Fairfield University Senior Thomas Russo Awarded Benjamin A. Gilman International Scholarship for Environmental Studies in Thailand

Submitted by Joan Grant on September 22, 2009

pr_trusso09Thomas Russo, a University College senior at Fairfield University, was selected as a recipient of the Benjamin A. Gilman International Scholarship sponsored by the Bureau of Educational and Cultural Affairs at the U.S. Department of State. Administered by the Institute of International Education, the $4,500 award makes it possible for Russo, who is a Wilton resident, to study Development and Globalization at the University of Khon Kaen in Thailand from August 2009 through January 2010.

In a brief telephone interview with Russo in July upon his return to Conn. from an API Spanish Immersion Program in Argentina and before his departure for Thailand, Russo shared his excitement about his study abroad.

“I’m a little nervous. I don’t know anyone in the program at Khon Kaen but that’s fine. I’m excited to meet new people. There will be about thirty American students in the class and we will be visiting subsistence farmers in villages along the Mekong River. We will have a chance to see firsthand, the impact of Thai damming projects in terms of a human and environmental perspective.”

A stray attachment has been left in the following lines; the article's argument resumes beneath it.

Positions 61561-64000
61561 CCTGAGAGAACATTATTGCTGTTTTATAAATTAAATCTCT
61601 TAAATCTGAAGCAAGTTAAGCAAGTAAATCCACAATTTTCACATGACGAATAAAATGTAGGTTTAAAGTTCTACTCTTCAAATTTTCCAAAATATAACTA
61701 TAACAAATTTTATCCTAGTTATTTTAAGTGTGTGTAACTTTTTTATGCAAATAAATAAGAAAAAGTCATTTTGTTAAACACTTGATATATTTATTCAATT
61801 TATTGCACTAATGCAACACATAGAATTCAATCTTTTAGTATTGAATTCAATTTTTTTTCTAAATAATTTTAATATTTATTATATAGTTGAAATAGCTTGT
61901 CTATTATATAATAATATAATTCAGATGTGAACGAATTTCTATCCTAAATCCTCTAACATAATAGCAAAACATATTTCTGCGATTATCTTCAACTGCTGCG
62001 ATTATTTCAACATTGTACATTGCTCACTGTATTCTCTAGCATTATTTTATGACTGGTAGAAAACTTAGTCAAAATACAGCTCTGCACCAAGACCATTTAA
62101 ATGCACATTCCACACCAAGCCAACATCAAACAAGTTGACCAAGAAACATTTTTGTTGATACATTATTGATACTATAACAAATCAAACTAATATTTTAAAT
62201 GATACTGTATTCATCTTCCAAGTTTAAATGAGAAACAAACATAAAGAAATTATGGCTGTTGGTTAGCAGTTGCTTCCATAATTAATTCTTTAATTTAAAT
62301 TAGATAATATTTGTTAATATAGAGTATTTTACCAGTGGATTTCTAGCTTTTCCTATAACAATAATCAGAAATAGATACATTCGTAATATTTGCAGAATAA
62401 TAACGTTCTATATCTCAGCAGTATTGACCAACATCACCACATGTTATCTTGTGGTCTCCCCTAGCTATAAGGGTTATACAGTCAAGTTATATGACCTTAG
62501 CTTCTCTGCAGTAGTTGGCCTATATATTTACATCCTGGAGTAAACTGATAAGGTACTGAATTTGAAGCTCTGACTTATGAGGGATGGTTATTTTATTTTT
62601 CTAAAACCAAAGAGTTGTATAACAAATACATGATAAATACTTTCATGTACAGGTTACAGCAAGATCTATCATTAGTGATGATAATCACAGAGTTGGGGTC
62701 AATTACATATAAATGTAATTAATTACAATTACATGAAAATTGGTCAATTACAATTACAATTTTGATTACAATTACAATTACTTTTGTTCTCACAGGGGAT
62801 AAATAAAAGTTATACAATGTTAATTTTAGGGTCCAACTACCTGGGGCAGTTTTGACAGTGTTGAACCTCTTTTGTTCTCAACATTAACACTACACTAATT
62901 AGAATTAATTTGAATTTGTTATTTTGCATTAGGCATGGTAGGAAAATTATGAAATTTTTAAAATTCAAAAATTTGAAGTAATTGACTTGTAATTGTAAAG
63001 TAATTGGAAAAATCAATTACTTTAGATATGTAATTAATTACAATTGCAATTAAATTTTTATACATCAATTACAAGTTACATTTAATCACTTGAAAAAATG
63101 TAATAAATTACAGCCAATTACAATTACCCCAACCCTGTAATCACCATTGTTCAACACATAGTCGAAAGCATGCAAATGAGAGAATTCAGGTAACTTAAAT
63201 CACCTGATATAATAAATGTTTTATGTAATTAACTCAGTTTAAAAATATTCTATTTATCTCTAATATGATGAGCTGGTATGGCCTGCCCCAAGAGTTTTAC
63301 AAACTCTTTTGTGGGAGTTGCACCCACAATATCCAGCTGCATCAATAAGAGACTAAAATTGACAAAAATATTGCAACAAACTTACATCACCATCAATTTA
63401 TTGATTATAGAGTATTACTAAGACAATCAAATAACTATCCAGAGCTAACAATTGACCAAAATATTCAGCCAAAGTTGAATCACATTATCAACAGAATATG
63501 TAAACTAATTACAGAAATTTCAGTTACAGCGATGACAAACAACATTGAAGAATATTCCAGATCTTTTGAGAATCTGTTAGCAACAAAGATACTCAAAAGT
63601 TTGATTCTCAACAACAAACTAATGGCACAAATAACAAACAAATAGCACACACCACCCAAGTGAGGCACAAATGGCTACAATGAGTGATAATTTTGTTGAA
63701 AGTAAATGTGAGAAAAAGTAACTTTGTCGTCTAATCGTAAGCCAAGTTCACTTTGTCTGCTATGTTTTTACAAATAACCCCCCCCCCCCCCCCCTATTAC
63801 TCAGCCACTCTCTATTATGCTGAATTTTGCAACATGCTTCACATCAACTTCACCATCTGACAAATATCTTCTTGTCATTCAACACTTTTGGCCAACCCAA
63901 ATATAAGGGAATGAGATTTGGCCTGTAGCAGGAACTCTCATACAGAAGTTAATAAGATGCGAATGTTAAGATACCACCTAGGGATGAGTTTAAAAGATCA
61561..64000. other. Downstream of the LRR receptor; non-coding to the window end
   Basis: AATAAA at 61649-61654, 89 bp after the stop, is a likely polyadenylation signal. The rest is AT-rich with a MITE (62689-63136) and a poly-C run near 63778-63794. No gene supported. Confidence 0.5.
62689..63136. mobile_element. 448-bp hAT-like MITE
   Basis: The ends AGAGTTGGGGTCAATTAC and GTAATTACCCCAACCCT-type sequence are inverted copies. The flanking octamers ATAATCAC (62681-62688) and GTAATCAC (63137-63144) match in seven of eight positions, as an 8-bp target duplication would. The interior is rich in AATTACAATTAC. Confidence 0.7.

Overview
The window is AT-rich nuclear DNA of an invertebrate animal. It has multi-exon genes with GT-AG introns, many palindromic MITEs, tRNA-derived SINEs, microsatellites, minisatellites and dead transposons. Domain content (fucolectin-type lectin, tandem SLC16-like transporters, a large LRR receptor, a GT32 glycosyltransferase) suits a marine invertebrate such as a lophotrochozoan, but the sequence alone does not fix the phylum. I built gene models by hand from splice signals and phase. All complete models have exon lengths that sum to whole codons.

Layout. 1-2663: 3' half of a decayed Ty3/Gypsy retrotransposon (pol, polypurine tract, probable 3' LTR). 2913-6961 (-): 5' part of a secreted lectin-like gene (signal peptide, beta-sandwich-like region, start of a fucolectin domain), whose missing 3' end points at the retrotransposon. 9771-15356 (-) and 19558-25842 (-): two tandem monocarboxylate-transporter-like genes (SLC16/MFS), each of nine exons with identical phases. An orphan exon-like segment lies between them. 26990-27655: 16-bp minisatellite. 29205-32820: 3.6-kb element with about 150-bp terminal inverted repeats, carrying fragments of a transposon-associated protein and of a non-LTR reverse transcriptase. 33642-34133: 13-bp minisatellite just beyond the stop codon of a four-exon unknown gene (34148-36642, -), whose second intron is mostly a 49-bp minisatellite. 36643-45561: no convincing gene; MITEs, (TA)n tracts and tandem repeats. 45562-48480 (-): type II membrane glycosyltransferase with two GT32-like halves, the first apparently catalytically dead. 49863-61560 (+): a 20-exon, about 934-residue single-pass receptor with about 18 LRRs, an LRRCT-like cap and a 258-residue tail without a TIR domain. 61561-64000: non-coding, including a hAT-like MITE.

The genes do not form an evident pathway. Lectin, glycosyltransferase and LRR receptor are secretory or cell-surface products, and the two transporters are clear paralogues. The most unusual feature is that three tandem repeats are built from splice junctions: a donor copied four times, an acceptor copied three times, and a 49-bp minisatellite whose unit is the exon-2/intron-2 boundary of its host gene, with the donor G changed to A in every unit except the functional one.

Asked what made him decide to apply for the scholarship, Russo said he was encouraged to do so by Christopher Johnson, assistant dean of international education and Karen Donnelly, academic counselor, both at University College.

“I wanted a ‘self- designed major’ and decided to combine environmental studies and international studies. Dr. (Dina) Franceschi is my international studies advisor and she contributed to helping me design my major.”

According to the Gilman Scholarship Program website, the program is congressionally funded and recognizes that “international experience is critically important in the educational and career development of American students.” The Program is designed to offer “… grants for U.S. citizen undergraduate students of limited financial means to pursue academic studies abroad.”

With the understanding that “such international study is intended to better prepare U.S. students to assume significant roles in an increasingly global economy and interdependent world,” applicants are “encouraged to choose non-traditional study abroad destinations, especially those outside of Western Europe and Australia.”

After Russo’s graduation in 2010, he is anxious to focus on economic issues from within a non-governmental organization or a non-profit organization. “It’s possible that I might even join the Peace Corps or work for a human rights organization.” According to Russo, the possibilities are endless.

You can follow Russo on his blog.

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